The alarm blared in the middle of the night, and the blind woodchuck groaned and batted at the screen until it stopped shrieking. It was very dark and cozy in the burrow and she dreaded the thought of rousing herself enough to even roll over. Waking up early from hibernation was a bitch.
She shivered a bit at the cloud of cold air that was hovering just above her DIY down quilt— a bunch of ducks had molted right outside the entrance to her burrow, and she had gathered all the loose feathers into a plastic bag that had been blowing around the meadow. The tote of downy discarded plumage had kept her toasty for the past few months and made getting up all that more difficult. The bag had a weird smiley face on the side that kind of creeped her out, but she tried to ignore it. Sometimes it felt like the eyes followed her.
She pushed the blanket aside to finally get up when a sudden realization struck her: this was February 2, her busiest workday of the year, but now she remembered that something had changed. She flopped back in the dirt and a huge smile, bigger than the one on the plastic bag quilt, crossed her face. She had set the alarm out of habit but now she could ignore it. She had retired!
No more waking up at dark o’clock to get to Punxsutawney in time for the big reveal, especially during an ice storm; no more being groped by clueless mayors with freezing cold hands as they tried to hoist her into the air or feeling guilty about the bag of Snickers she had consumed that made the hoisting more difficult. And best of all, since it was almost impossible to tell woodchucks apart, she would still get the snaps for doing a great job!
When she had made the decision to leave the Official Groundhog Predictor position, she had been uncertain if it was the right choice. (It had actually not been her choice at all, since she had overslept, missed last year’s ceremony and been replaced by her cousin Kevin; but she was very good at bending the story to flatter herself and had come to believe her version was the truth. She could even visualize the fantasy retirement party the town had thrown her, although they had been too cheap to get her a gold watch; she got a stick instead.)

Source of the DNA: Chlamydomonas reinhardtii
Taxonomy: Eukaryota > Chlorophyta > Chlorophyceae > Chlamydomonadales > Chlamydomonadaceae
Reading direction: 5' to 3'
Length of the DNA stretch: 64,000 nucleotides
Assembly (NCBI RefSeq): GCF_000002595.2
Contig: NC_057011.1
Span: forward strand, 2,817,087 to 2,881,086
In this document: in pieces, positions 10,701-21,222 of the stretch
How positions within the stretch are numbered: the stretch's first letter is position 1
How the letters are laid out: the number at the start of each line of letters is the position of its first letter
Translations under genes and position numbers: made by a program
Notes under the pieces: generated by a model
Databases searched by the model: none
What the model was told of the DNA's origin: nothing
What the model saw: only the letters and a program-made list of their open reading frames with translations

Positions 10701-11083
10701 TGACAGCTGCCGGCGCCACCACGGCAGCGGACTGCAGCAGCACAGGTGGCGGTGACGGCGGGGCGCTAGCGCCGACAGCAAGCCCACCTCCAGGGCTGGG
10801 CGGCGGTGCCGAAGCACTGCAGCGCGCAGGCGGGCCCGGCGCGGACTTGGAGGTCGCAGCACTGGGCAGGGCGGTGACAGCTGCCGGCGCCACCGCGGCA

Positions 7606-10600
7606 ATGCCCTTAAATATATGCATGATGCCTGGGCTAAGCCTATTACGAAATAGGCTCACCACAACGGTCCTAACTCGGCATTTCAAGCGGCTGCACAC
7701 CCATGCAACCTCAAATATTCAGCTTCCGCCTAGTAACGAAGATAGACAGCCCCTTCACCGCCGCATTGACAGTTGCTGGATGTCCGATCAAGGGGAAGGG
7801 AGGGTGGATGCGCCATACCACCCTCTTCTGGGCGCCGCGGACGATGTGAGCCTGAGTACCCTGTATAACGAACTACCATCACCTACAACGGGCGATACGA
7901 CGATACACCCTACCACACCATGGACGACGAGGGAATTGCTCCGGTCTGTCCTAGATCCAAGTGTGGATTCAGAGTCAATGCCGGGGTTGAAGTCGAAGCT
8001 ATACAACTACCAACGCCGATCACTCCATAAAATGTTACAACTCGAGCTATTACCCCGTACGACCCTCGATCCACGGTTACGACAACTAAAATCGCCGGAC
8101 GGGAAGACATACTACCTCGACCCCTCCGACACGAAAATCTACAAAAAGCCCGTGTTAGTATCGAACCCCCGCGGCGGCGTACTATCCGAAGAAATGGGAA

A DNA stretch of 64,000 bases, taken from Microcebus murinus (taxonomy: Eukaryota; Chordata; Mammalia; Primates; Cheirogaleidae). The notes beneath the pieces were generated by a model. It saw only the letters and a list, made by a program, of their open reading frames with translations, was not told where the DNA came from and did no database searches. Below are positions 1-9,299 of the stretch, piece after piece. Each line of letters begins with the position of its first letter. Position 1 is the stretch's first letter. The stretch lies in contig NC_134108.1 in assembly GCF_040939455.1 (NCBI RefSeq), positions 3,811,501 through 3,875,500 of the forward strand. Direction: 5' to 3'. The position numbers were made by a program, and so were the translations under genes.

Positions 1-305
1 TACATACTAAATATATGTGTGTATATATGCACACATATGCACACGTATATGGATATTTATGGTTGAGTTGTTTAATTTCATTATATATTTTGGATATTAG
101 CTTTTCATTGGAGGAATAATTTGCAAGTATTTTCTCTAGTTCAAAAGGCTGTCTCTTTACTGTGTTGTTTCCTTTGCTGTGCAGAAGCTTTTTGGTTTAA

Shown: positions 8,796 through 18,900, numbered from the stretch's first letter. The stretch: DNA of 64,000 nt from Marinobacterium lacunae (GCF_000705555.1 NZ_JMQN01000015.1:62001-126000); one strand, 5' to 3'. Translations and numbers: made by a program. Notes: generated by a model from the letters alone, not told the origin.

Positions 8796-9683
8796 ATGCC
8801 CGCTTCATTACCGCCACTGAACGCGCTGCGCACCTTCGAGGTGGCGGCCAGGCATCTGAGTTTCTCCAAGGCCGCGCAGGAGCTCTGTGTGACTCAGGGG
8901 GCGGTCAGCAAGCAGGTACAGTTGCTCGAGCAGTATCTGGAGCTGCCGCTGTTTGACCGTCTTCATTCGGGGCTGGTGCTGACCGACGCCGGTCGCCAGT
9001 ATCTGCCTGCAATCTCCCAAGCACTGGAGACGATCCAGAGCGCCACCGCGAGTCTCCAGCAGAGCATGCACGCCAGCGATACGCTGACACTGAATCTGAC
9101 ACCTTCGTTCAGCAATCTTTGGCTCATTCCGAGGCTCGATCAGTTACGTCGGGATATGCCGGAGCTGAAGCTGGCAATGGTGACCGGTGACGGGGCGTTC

She snuggled deeper into her maniacally grinning sleeping bag and thought about all the things she would do now that the unencumbered time stretched endlessly before her. Maybe she would write a screenplay; a blockbuster film that would replace that other movie about groundhogs that had become synonymous with doing the same thing over and over again. She hated that people assumed her days were an endless loop of sleeping and eating and then sleeping, although she had to admit it had been an apt metaphor for watching the House repeatedly not voting for Kevin McCarthy for five days in a row.
Maybe she would write a biopic about what it was like to carry the responsibility of predicting spring on her shoulders all these years, how the world had counted on her to use her shadowy skills to let them know when it would be warm enough to wear a tube top. She was exactly the right rodent to write this film. Maybe they could even get Bill Murray to be in it again, although this time he would be the one with the mayor’s hand up his ass! She chortled to herself and thought she would get right on that, just as soon as she slept for another three months.
The Blind Woodchuck is correct; February is the best month to sleep through.